GLEN JEAN, W.Va. — Officials at the Summit Bechtel Family National Scout Reserve say everything is in place for next week’s 24th World Scout Jamboree, which will bring in more than 44,000 participants from around the globe for the 12-day event.

Beginning July 22, Scouts and Scouters from more than 150 countries will take part in global scouting fellowship at the site in Fayette County, which was chosen as the permanent home of the National Scout Jamboree in 2009. The 2019 festival will be hosted jointly by the Boy Scouts of America, Scouts Canada, and Asociación de Scouts de México.

Director of Program and Operations at Summit Bechtel Reserve Kenn Miller told MetroNews previous scouting events at the reserve have provided a useful template for his personnel to prepare for this year’s jamboree.

“Certainly, this being our third large event — we’ve had two national jamborees — that gave us a great opportunity to shake down the summit, if you will, and get ready for this event of this magnitude. This’ll be the largest event we’ve held, and as our infrastructure’s have proved over time, we’re ready. I mean, they’ve never seen a world jamboree like this, I can promise you,” said Miller.

The sudden influx of humanity temporarily will transform nearby Glen Jean into the state’s second largest city, and Service Chair for Leadership Development Carol McCarthy acknowledged there will be logistical challenges during the course of jamboree, but added there will be an overall structure in place, in order to keep the festival from becoming chaotic.

“They will be put into different programs, rotated through a schedule. They will be able to get out there and do the high adventure things on alternating days, so that we spread them out. And, the Summit Center has a sampling of everything in the high adventure venue, which is a mile-long (of) activities,” she said.

For attendees and others who will be coming and going from the site during the jamboree, transportation accommodations will be in place to get visitors to nearby Beckley, according to McCarthy.

“We are bringing shuttles of people and dropping them in Beckley. We will just drop them off, and they will have time to pick them up later and bring them back, So, we’re transporting them to get them downtown, and there are several different sites that they will be able to go to, be it Exhibition Coal Mine and whatnot,” said McCarthy.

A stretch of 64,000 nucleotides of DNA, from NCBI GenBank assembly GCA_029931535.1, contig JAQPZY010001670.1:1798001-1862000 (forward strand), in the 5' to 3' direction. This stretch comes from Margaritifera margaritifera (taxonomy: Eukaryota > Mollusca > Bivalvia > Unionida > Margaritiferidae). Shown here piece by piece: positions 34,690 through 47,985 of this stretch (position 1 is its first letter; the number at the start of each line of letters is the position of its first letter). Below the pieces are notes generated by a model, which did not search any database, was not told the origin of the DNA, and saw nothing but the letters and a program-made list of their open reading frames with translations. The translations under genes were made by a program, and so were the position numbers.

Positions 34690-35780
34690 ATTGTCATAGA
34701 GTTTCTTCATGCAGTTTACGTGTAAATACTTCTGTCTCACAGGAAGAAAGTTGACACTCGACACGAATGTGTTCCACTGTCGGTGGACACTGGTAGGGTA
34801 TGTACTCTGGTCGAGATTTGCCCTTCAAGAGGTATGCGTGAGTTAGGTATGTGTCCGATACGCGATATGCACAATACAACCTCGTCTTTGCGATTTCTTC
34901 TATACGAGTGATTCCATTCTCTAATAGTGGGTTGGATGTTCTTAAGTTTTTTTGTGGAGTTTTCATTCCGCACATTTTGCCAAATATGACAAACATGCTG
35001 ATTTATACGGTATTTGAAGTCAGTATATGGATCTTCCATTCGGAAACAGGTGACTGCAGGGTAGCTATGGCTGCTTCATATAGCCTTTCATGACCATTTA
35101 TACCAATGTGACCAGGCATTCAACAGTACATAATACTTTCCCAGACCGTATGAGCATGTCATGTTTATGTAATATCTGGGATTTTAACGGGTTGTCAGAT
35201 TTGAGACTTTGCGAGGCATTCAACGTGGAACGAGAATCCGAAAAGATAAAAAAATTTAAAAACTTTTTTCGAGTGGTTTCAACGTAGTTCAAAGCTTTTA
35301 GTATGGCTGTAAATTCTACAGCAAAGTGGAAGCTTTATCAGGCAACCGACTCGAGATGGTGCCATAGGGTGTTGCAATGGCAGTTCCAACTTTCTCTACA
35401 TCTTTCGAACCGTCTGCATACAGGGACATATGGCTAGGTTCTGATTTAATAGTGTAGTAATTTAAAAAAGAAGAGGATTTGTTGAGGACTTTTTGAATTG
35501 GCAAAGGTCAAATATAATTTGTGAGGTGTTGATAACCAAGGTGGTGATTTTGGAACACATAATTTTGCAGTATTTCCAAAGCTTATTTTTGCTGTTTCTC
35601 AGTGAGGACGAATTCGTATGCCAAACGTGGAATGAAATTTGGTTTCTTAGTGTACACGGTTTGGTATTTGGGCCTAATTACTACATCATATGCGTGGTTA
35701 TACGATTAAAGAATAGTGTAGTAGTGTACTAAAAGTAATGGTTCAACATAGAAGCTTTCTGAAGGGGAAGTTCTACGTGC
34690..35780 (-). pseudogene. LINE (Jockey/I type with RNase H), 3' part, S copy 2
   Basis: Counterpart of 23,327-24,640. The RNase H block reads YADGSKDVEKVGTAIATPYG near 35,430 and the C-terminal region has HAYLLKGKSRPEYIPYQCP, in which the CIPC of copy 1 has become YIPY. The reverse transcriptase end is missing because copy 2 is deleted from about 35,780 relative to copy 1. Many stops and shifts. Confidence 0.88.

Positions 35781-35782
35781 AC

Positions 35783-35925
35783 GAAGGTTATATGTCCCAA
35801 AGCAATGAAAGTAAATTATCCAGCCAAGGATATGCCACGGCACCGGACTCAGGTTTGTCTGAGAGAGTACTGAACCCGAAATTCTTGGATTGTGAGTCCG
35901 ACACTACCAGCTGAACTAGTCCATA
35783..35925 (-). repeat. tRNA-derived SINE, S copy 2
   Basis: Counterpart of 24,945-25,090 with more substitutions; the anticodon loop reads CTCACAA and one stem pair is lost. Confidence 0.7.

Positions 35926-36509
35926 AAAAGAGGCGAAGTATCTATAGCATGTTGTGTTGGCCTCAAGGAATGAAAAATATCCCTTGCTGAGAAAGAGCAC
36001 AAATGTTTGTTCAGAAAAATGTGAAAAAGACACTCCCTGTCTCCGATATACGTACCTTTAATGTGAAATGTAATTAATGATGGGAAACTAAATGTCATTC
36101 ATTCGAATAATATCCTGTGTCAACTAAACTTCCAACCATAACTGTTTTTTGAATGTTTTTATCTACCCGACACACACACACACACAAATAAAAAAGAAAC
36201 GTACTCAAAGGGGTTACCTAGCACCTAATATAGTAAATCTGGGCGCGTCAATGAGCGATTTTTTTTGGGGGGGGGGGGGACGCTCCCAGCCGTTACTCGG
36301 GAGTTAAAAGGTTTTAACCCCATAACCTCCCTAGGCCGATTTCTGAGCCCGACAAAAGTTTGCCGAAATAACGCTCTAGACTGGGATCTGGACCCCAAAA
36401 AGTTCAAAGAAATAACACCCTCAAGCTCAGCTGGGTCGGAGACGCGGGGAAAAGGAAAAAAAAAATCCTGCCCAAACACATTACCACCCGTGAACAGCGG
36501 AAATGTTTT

The West Virginia University Bureau of Business Economic Research recently released a study on the impact of Summit Bechtel Reserve in Fayette and Raleigh counties. Miller said he was pleased, though not surprised, by the findings.

“In 2017, the last national jamboree, 46,000 total participants came through the summit, that year. The total economic output was a little over $76 million and $1.2 million in state and local revenue. That’s a big deal,” he said.

According to the study, in years without a national jamboree, the reserve brings in an estimated $28 million, supports 280 jobs and injects $1 million into local and state tax coffers. The report’s overall conclusions, based on separate data analyses of economic activity in 2017 and 2018, do not include projections from the upcoming World Scout Jamboree.

Research for the study was conducted by BBER Director John Deskins, on behalf of the Boy Scouts of America.

Miller said at least one segment of southern West Virginia’s tourism industry likely will receive an unprecedented boost in business, as a result of this year’s scouting event.

“The other big outreach we’re going to do, that we’ve done at every national jamboree but exponentially larger, will be raft trips. So, we know in ’17 at the national jamboree, it was about $700,000 in revenue to local raft outfitters. (Total revenue from the World Scout Jamboree) will far exceed that,” predicted Miller. We’ve had great interest, and every person that comes to southern West Virginia needs to take a trip down the New River.”

Among the new features constructed at the reserve this year are two permanent dining facilities, two permanent bunkhouses, and two permanent training centers, which were built to accommodate hundreds of people at a time for classes and training-related activities.

Miller said he believes the new facilities, which were built at a cost of $32 million, will become legacy structures within a few years for the community and for returning visitors.